Sweeten the palate and sweeten the soul. Top Paddock is a place where maple syrup oozes from within fluffy pancakes and poached eggs come in pairs on plates. It's where people go for morning fixes and others go for long lunches. Repurposed teacups hang from the ceilings, offering more than just a nice feature. They cast light across an array of cakes, slices and even the difficult to get your hands on croissants from Lune.
In good Australian fashion, there are more than two barista stations located within the beautifully set up cafe. For that extra coffee kick, you have the option of sitting right next to the the coffee counter while you enjoy a choice of fruit toast, oat porridge, pork belly or chilli scrambled eggs by the sun-lit windows.
It's even open for weddings and events, and with a spacious and naturalistic decor it somehow makes sense. Lines outside are long but the turn around time is decent, with a maximum wait on a Saturday morning going anywhere between ten to fifteen minutes. If the Melbourne weather is not suffering from its regular mood swings, it's an opportune time to soak up the sun with a take away coffee while you wait.
What appears to be your usual breakfast suspects - eggs benedict for example, is actually somehow altered in an exciting way. Eggs benedict arrives with poached eggs (of course!) but also with yuzu compressed apple, bacon crumb and pork jowl ($19.50). I am seriously loving this sudden interest in yuzu that has begun to pop up throughout the Australian culinary scene.
Other interesting menu options include Juniper and lime cured ocean trout, pickled baby beetroots, poached eggs and goats curd ($21.50), of which my mother ordered and thoroughly enjoyed.
The pickled beets looked like shining gems and the potato galettes were thinly sliced layers of carb heaven. The trout was cooked just enough so that it still retained a lush pinkness in the middle. The skin was crispy and the poached eggs exploded in precedented pops of orange across the plate. The potato galette was a fancier and more delicate version of scalloped potatoes and bode well with the rest of the items on the dish, balancing the creaminess of the goats curd and the tangy beetroot.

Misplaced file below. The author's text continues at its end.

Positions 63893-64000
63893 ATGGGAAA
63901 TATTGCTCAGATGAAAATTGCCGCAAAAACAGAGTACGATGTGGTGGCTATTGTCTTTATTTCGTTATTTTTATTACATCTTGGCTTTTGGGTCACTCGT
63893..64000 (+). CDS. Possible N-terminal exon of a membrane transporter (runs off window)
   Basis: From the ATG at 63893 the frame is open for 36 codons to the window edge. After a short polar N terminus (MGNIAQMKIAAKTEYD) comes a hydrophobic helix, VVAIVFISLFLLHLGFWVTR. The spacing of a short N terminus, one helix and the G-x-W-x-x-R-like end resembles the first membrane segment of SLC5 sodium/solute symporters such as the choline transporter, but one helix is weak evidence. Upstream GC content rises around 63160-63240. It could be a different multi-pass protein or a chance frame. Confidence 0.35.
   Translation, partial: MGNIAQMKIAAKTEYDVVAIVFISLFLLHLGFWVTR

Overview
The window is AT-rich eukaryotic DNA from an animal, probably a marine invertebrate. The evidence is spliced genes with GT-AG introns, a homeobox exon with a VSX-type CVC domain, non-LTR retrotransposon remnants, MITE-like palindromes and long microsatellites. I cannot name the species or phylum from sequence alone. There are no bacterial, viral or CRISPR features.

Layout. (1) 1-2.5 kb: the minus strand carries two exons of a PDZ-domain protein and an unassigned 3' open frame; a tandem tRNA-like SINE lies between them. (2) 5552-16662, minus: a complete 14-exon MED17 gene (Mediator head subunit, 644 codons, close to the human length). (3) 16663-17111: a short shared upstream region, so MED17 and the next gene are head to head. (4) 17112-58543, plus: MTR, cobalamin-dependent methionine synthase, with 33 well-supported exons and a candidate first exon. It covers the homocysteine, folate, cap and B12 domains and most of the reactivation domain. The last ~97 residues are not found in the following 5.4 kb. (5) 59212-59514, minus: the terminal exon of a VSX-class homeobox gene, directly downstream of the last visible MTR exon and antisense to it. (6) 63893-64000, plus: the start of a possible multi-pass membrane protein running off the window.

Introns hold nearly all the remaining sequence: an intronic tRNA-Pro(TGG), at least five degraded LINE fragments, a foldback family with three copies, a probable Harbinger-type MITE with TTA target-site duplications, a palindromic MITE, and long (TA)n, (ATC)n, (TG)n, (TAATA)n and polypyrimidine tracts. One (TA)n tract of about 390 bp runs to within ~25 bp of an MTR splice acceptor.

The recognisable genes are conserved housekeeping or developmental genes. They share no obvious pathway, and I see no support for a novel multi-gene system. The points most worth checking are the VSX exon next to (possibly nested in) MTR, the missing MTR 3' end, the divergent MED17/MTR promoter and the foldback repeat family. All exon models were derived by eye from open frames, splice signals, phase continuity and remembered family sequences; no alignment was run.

As mentioned before, almost everything on the menu comes standard with two poached eggs. How refreshing. After a little encouragement, my brother decided to steer away from the cereal and oats option, challenging a slightly heartier definition of breakfast - that being the pork belly with pickled and burnt onion, apples, poached eggs and fried bread ($21.50). This dish reminded me a little of Christmas, but I suppose that is what is to be expected when pairings of apple and pork play on the tongue.
Although there are plenty of 'see your cake and eat it too' options, it is far too hard to be able to have the heart to try them, specifically given the fact you're more than likely going to skip over the muffin and go straight to the main stars on the menu.
No matter how determined I was to try out one of their pretty cakes in the windows, my stomach was less than compromising given after one full dish and a few mouthfuls of others, I had absolutely no room to house a further delight.
The coffee is good, too. Surprised?
What seems to be a permanent fixture on the menu is the blueberry and ricotta hotcake with berries, maple syrup, seeds and cream ($21.00), with good reason. It's as delicious as it is pretty. I admit I had my suspicions at first, but the hotcake was in no way disappointing. This hotcake is pretty hot stuff and when you have such a winning recipe, you'll keep it and even replicate it at your sister cafes i.e. The Kettle Black.
The seeds and nuts added texture and crunch and the blueberries were riddled throughout the hot cake as well as on top. You'll find yourself eliciting an "mm" as a deep and earthy maple flavour exudes from the hotcake. I have to say though, this one hotcake is more filling than you would think and I failed to finish a good three spoonfuls of it and the remaining seeds and petals.
It is much more of a cake than a pancake, that is for sure, as it is thick and fluffy. It is also... what's another word for moist... Fresh? Dampish? Dewy? Either way, it is certainly not dry. The flowers are all edible too, of course.
Top Paddock does not disappoint. The hype is real here. Pretty and delicious modern Australian food is served up in an open and well designed cafe. The owners are the same minds behind Two Birds One Stone and The Kettle Black, of which attract a crowd on the regular in their own right. Much like the other cafes, Top Paddock's menu is a little more upscale but still offers the old breakfast and lunch favourites.
Definitely a place to add onto the Melbourne food list.
Monday - Sunday 7am - 4pm
658 Church Street, Richmond, Melbourne